The mHealth Pilot Experience in Nigeria: Six Leadership and Development Lessons Learned

The mHealth Pilot Experience in Nigeria: Six Leadership and Development Lessons Learned

{Photo credit: Maeghan Orton/Medic Mobile}Photo credit: Maeghan Orton/Medic Mobile

For more than a decade, health teams in over 40 countries have improved their performance using MSH’s Leadership Development Program (LDP) and the latest version, Leadership Development Program Plus (LDP+), which improves public health impact and scale-up. During the same period, there has been a tremendous expansion of information and communication technologies (ICTs) in health and mHealth interventions, particularly using mobile devices. This past year, two MSH-led projects—the Prevention Organizational Systems AIDS Care and Treatment (Pro-ACT) project in Nigeria and The Leadership, Management & Governance (LMG) Project—collaborated with LMG partner Medic Mobile to pair the LDP+ with a mobile application to systematically capture, collate, and report LDP+ results in near-real-time.

Medic Mobile customized their SIMApp platform to create a feedback loop between a health worker’s phone and a central hub phone that the Pro-ACT office used to track two components: LDP+ action plan progress and prevention of mother-to-child transmission (PMTCT) indicators. The SIMapp loads data collection forms directly onto a SIM card, enabling health workers to collect structured data using any mobile phone.

The system links health facility performance metrics to LDP+ team goals in a web-based analytics dashboard that allows Pro-ACT staff to monitor and support progress towards achieving LDP+ action plan goals aimed at improving health facility PMTCT and family planning service performance.

In the process of piloting the system, we learned several lessons:

  1. Be clear on what the challenge is: MSH needed a systematic way to capture LDP+ results that was efficient and innovative; however, introducing a new way of doing things into a decade-long well-established program involved making behavior changes and practical adjustments.

  2. Get the design and feasibility done early in the program and include appropriate participants: The Medic Mobile East Africa team conducted a mHealth design and feasibility study to see what the right mobile tool would be for the LDP+ results challenge.  The evaluation included key users within the LMG data collection process whose buy-in was critical to success: the MSH Nigeria Monitoring and Evaluation team, the LMG trainees who were submitting reports, the MSH ProACT software management team, and LMG’s executive leadership.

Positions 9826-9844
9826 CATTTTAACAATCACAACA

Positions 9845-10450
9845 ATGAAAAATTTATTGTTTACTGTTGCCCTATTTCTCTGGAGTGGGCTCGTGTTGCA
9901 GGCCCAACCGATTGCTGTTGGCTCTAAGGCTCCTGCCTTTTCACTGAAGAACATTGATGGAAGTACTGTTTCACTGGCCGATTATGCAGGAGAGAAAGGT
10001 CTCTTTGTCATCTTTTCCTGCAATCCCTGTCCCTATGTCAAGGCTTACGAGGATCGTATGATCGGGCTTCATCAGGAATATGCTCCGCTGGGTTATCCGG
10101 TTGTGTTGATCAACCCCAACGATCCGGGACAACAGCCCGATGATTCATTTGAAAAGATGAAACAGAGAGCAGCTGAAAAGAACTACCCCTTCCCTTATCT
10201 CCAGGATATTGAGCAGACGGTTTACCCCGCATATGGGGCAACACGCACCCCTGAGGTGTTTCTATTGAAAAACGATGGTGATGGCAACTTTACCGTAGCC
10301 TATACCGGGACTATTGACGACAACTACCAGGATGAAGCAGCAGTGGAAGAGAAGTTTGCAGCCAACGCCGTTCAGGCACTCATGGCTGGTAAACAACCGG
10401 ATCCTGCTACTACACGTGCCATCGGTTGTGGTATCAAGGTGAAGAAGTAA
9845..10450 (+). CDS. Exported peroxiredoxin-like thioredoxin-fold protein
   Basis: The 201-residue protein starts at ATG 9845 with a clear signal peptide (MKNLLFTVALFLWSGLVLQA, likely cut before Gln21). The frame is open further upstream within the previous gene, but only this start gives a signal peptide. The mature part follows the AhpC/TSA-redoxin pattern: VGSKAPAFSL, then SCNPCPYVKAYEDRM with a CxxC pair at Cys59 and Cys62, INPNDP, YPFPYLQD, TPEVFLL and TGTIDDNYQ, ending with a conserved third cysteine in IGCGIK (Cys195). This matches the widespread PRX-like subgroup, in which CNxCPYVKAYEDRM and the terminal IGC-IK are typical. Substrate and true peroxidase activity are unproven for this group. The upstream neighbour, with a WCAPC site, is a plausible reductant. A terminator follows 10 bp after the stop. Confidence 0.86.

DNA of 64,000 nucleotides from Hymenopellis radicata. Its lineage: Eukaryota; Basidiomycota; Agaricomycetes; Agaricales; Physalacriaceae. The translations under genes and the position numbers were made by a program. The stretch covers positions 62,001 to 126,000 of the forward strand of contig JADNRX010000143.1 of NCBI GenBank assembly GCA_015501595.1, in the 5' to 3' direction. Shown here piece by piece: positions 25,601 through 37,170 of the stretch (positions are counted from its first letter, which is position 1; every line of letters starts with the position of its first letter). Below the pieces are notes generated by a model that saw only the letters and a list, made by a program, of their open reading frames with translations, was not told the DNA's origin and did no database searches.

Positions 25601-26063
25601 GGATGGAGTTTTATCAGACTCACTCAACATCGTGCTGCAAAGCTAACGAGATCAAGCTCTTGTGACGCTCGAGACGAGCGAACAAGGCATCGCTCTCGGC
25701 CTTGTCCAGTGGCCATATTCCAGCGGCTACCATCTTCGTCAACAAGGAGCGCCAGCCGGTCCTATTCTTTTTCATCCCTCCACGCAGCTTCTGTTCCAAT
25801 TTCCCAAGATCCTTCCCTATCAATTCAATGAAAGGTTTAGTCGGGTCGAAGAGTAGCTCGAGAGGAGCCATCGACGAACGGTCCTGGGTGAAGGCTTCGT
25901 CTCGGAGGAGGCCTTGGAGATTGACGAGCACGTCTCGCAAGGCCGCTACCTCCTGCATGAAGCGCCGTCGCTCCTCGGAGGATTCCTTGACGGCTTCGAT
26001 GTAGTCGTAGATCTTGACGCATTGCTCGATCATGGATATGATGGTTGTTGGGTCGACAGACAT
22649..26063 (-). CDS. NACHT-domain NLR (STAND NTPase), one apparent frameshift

3. Make intuitive interfaces that are easy to use and do not require technology training: Program and clinic staff have so many competing demands that any additional, or perceived additional, activities can easily get dismissed.

  4. Emphasize the benefits of the app to reduce the need to travel, and lead to an overall improvement in work efficiency for the facility: Before launching the mHealth application, program practitioners were travelling hours to submit reports to the MSH Pro-ACT leadership team in Abuja. A recent assessment showed that during the implementation period, the program saved about 60,000.00 Naira (roughly US $365) in transportation costs as a result of six facilities submitting monthly data to MSH ProACT and the Kwara State MOH using the SIMapp instead of delivering it in person.

  5. Train facility teams on how to collect and submit data, and ensure an oversight team provides proper support and follow up: Having a recognized oversight team paying attention to this new system was critical but late in coming. In the design phase, users expressed the need for a confirmation message to trust that their reports had arrived at the central gateway phone. This need for a confirmation message proved to be a key design finding within the preliminary feasibility study. Additionally, the program attempted to use the personal phones of the LDP+ participants. However, these users were not always the individual tasked with submitting the reports, and were unwilling to lend their personal phone to the data clerk for fear of compromising their personal security. Of all findings, this design consideration is most critical. To address these challenges, the oversight team has now made sure that facilities have dedicated phones and SIM cards for the activity, and a new messaging system is in place to ensure the “received” notification is always sent.

    And the last, but not the least, important lesson:

  6. Accentuate the positive by showing facilities that their hard work is recognized: LMG and Pro-ACT staff have begun to openly recognize health facilities that are submitting their data with the SIMApp regularly, and are encouraging others to do the same. The MSH ProACT team has now purchased airtime for the cell phones as an incentive to encourage continuous submission of data for the next six months. As a strong endorsement of this pilot, the Kwara State oversight team has recommended a state scale-up plan by the government to use the SIMapp and dashboard in an additional 28 facilities.

Powerful platforms like SIMApp can provide data visualizations that governance-level teams can use to track achievements and provide targeted support as needed. But it is essential that the full system for data entry and feedback is reviewed regularly, and that oversight teams demonstrate a commitment to the new mobile-enabled reporting system.